Sometimes the online world reveals unsuspected parallel dimensions. This is an unknown restyle of Neural independently (and secretly as we never knew about it) made by NY-based Motion and Graphic Designer, Clarke Blackham. Very nicely made, perhaps only a bit glossier for the magazine’s line, it testifies once more how even your most familiar outcomes can have another life somewhere else.
NAI Publishers, 2010, 276 pages, English, ISBN 978-90-5662-770-6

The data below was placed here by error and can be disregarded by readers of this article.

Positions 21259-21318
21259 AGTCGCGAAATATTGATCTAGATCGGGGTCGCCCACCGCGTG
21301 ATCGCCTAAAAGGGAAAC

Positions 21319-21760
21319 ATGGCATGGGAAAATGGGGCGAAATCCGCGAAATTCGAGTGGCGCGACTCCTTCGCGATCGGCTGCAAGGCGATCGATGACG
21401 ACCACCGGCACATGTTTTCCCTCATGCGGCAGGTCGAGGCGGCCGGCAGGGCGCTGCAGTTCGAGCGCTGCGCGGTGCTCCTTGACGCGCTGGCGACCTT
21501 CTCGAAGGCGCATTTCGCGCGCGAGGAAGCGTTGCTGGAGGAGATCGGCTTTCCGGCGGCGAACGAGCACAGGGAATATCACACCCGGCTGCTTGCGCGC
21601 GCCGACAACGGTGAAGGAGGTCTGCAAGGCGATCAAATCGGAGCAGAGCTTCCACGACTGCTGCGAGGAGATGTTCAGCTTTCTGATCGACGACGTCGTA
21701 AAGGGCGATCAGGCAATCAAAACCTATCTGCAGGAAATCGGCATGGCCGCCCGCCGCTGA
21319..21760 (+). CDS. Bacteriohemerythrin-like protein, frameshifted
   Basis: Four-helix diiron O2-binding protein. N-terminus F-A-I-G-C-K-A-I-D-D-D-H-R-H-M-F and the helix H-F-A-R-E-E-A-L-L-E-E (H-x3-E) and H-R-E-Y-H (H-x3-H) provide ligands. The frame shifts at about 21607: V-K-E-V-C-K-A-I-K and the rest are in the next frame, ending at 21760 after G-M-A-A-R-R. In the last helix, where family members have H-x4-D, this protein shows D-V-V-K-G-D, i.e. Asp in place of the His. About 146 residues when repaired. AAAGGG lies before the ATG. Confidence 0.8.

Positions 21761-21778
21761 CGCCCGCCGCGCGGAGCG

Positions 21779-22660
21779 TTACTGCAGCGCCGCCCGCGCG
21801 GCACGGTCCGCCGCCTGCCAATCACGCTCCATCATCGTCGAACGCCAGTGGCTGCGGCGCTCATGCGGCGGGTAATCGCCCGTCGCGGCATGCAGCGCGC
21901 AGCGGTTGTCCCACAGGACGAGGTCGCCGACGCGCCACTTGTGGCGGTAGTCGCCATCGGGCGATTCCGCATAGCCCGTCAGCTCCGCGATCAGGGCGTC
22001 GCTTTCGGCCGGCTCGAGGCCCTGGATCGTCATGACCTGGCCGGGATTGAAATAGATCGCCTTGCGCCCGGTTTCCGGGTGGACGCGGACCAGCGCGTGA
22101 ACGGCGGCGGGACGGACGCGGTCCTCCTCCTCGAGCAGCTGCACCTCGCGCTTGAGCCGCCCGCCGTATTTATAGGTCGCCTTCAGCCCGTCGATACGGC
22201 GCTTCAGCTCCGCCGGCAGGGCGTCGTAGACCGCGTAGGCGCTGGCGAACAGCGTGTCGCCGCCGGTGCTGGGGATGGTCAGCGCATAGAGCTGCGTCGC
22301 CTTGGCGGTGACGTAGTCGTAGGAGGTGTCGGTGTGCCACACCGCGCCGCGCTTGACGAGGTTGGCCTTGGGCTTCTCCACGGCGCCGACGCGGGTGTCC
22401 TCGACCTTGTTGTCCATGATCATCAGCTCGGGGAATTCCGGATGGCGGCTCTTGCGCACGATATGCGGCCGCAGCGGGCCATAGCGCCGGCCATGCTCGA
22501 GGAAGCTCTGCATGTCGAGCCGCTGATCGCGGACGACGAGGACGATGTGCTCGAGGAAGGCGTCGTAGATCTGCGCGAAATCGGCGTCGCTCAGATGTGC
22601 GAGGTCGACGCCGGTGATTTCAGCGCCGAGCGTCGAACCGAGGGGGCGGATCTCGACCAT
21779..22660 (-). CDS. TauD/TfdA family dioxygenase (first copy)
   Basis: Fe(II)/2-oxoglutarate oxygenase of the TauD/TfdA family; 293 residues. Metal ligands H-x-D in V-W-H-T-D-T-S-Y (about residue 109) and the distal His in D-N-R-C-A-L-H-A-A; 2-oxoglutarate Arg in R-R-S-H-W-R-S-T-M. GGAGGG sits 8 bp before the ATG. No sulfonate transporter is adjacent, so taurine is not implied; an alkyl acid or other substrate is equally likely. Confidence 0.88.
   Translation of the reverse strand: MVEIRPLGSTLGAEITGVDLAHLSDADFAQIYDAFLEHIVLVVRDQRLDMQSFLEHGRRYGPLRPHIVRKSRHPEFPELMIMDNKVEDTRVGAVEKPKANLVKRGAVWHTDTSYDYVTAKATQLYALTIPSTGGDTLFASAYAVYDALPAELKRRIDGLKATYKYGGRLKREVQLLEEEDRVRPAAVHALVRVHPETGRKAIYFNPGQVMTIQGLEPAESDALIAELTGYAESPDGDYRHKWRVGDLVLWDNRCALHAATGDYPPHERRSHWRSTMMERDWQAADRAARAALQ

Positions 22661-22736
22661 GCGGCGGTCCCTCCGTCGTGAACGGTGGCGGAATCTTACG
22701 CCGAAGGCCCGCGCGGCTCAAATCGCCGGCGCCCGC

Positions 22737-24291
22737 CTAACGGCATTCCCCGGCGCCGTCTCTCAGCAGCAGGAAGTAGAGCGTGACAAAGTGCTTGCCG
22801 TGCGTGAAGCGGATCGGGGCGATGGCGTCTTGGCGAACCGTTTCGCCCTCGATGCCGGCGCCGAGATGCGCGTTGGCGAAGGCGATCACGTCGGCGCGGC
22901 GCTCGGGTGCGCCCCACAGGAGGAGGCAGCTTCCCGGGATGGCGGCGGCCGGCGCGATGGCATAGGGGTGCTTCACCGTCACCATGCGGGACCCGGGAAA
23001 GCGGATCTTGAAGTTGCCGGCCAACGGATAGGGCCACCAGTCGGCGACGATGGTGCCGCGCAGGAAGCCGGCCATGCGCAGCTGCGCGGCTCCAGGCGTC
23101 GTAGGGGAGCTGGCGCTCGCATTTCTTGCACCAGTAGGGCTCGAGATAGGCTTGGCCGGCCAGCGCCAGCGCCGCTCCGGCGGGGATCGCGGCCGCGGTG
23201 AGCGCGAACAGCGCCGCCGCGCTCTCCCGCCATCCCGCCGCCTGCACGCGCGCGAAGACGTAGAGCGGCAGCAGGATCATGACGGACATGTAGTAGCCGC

The aesthetics of networks and the web, approached from the most acknowledged definition of aesthetics, is an underdeveloped field despite more than a decade of web design and hundreds of web-based artworks. What can be called “Web Aesthetics” is the main research focus of Vito Campanelli (media theorist and Neural contributor), who analyzed the web and its role since the beginning. The pervasiveness of what he calls “web-related forms” is taken as the main territory from which to start and to come back to after every digression based on social, political, historical, and aesthetic speculations. Campanelli argues that the net art movement has introduced new and confrontational aesthetic canons, but he valuably connects a variety of different concepts like (just to name a few) the importance of dialogue with memes, the optical and haptic experience of the web (explained through web-based art), the Aby Warburg’s “engram” and the “remix”. These fluid connections are sometimes intertwined with fascinating parallels, like the one between the space of contemporary frequent flying and moving in airports and the kind of “travel” we do in peer-to-peer networks. Campanelli winds his theoretical path through plenty of philosophical ideas, finally building something that is properly aesthetic. And his commitment to analyze digital media with a philosophy of aesthetic language is impressive, as is the amount of research involved – very visible through the abundance of quotes – that makes this text a pivotal one.